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Rhiannon Thomas, Marko Nardini, Denis Mareschal; Interactions between “light-from-above” and convexity priors in visual development. Journal of Vision 2010;10(8):6. doi: https://doi.org/10.1167/10.8.6.
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© ARVO (1962-2015); The Authors (2016-present)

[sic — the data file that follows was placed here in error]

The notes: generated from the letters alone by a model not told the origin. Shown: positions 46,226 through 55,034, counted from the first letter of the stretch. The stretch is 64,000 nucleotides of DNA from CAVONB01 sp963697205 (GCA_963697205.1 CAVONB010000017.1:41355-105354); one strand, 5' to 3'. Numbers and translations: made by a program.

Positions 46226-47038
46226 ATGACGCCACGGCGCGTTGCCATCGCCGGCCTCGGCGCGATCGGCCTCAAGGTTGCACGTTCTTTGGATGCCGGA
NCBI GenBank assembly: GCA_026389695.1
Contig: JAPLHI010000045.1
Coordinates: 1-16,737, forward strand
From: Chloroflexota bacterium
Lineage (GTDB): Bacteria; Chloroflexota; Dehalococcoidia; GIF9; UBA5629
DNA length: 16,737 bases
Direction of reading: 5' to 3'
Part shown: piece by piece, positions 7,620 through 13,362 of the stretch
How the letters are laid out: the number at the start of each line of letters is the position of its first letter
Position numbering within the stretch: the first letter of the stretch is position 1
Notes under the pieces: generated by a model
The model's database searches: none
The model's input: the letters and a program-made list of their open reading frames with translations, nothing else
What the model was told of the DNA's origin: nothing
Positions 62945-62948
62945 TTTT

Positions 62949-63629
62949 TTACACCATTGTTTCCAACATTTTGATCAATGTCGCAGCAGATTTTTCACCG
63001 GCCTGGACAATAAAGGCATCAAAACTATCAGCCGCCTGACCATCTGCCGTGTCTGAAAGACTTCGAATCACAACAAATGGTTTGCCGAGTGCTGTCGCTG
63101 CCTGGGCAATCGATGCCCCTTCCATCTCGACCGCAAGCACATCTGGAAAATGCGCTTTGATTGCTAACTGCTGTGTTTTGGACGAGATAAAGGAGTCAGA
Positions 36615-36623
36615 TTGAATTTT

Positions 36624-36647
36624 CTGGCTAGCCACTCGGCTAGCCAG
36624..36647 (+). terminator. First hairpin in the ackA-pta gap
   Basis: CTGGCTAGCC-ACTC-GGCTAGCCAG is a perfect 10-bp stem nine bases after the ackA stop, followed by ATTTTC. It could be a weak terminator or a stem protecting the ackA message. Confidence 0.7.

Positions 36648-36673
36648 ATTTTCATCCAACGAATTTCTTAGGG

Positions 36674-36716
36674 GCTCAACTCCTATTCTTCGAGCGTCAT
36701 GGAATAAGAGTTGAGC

Having a prior assumption about where light originates can disambiguate perceptual scenarios. Previous studies have reported that adult observers use a “light-from-above” prior as well as a convexity prior to constrain perception of shape from shading. Such priors may reflect information acquired about the visual world, where objects tend to be convex and light tends to come from above. In the current study, 4- to 12-year-olds and adults made convex/concave judgements for a shaded “polo mint” stimulus. Their judgments indicated an interaction between a “light-from-above” prior and a convexity prior that changed over the course of development. Overall, observers preferred to interpret the stimulus as lit from above and as mostly convex. However, when these assumptions conflicted, younger children assumed convexity, whereas older groups assumed a light from above. These results show that both priors develop early but are reweighted during childhood. A convexity prior dominates initially, while a “light-from-above” prior dominates later and in adulthood. This may be because convexity can be judged relative to the body, whereas judging the direction of light in the world requires the use of an external frame of reference.
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